James D. McCusker – A Great American

Jim McCusker was my friend from the first moment we met back in 1988 as young men trying to forge a career in (at that time) life insurance sales at Mass Mutual. We spent a lot of time together; at the office studying or preparing proposals, on the road making sales calls, or after work unwinding from the day. Through it all, if you were with Jim, there was never a dull moment. Truth be told, we played as hard or harder than we worked, but I will always cherish the laughs and meals we shared, the late nights drinking scotch and playing putt putt in the office, and the many long conversations (OK yes I mostly listened) in which we pondered all manner of problems and opportunities under creation.

Several things immediately struck me when I befriended Jim:

Jim was at all times and in all circumstances, absolutely unflappable. Never at a loss for words, Jim could talk to anyone about anything, and he often would. He never met a stranger. He was inquisitive by nature and genuinely interested in others.

Jim was smart. Really smart. He was without a doubt the greatest thinker I have ever known. Jim never shared with me what his IQ was, but his vast vocabulary was ever expanding, and he literally knew a little something about everything. And if he didn’t know about something, he was such a skilled pontificator that you would never realize it!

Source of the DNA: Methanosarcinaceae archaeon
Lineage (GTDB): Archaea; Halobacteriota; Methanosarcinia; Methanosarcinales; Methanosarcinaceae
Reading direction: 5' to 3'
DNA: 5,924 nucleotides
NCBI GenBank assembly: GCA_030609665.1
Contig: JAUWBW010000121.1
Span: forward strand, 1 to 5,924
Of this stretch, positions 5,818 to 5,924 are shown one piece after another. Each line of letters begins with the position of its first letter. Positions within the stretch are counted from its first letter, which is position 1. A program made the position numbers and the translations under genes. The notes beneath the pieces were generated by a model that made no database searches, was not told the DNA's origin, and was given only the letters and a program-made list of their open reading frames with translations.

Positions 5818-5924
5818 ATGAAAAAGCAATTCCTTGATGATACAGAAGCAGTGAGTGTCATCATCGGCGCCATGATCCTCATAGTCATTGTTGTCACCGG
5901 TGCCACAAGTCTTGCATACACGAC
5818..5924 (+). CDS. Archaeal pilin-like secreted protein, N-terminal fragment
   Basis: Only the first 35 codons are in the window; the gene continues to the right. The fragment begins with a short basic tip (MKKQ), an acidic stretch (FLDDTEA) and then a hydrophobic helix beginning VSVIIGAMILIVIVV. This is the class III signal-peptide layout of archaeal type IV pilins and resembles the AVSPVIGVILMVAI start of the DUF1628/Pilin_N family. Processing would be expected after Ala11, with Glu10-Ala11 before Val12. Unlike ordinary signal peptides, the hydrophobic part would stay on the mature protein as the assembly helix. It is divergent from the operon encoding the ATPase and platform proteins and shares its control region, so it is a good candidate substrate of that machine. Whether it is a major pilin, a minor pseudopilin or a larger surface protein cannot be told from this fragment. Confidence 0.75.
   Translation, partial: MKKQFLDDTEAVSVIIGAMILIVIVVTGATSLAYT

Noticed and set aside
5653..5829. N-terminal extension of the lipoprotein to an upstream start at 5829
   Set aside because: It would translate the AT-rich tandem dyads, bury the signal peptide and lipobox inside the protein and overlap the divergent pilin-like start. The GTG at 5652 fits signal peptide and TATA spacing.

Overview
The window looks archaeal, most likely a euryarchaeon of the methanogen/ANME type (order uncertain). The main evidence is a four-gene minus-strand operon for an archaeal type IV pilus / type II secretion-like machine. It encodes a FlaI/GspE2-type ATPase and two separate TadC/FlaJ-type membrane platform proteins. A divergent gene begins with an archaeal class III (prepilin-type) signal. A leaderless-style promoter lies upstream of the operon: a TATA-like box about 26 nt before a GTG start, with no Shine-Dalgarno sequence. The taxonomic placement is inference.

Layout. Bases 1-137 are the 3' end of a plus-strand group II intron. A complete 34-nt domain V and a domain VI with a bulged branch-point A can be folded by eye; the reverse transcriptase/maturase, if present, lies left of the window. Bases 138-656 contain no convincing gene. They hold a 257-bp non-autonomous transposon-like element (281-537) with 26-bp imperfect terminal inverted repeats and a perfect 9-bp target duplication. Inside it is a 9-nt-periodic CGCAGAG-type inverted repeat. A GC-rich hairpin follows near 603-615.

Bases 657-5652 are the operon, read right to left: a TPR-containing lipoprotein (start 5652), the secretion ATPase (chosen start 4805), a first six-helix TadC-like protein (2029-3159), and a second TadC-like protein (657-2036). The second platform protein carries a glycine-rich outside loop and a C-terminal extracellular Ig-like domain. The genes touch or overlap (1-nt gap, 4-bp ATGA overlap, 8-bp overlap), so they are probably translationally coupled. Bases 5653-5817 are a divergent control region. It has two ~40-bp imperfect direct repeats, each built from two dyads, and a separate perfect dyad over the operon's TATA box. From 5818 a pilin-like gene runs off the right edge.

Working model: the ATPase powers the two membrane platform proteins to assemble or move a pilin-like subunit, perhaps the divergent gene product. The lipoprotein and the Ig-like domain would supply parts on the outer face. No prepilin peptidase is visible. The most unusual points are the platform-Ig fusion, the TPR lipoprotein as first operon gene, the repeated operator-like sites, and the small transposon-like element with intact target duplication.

Jim and I shared a healthy general disdain for the powers that be and a certain detachment from the standards that supposedly govern our little region of the universe. We soon picked up on that commonality, and I think it was Jim who coined the term “Burgstiner Time” to describe my more European approach to time management.

Finally, and most importantly, Jim had an immense capacity to love. He was a gentle and kind soul, bold yet humble, and always a servant – especially to young people. Jim was a devoted husband, brother and son, but by far his greatest joy was being a Dad.

As his close friend, I was a grateful recipient of the love that overflowed from Jim’s heart, and it was he more so than I who made the consistent effort to stay in touch once our career paths diverged, even when we moved away to Atlanta. Whenever we got together, whether in person or by phone, it was like no time had passed. We delighted in each other’s company and encouraged one another in our struggles.

Like all of us, Jim was not perfect, but he left behind a legacy of love and a willingness to dream that impacted all who were fortunate enough to be loved by him. Jim’s soaring mind and sweet soul were released from the limited confines of his mortal body on March 26, 2014. We all miss him now, but I look forward with great anticipation to being reunited with him in paradise one day, where the answers to the many questions we pondered together will finally be understood.


One response to this post.

  1. Posted by peter horn on May 30, 2015 at 6:06 am

    Hello John

    Your blog makes me think that the single influence in the life of any person is another person! And that the ability to form friendships, to make people believe in you and trust you is one of the few absolutely fundamental qualities of success. Thank you.



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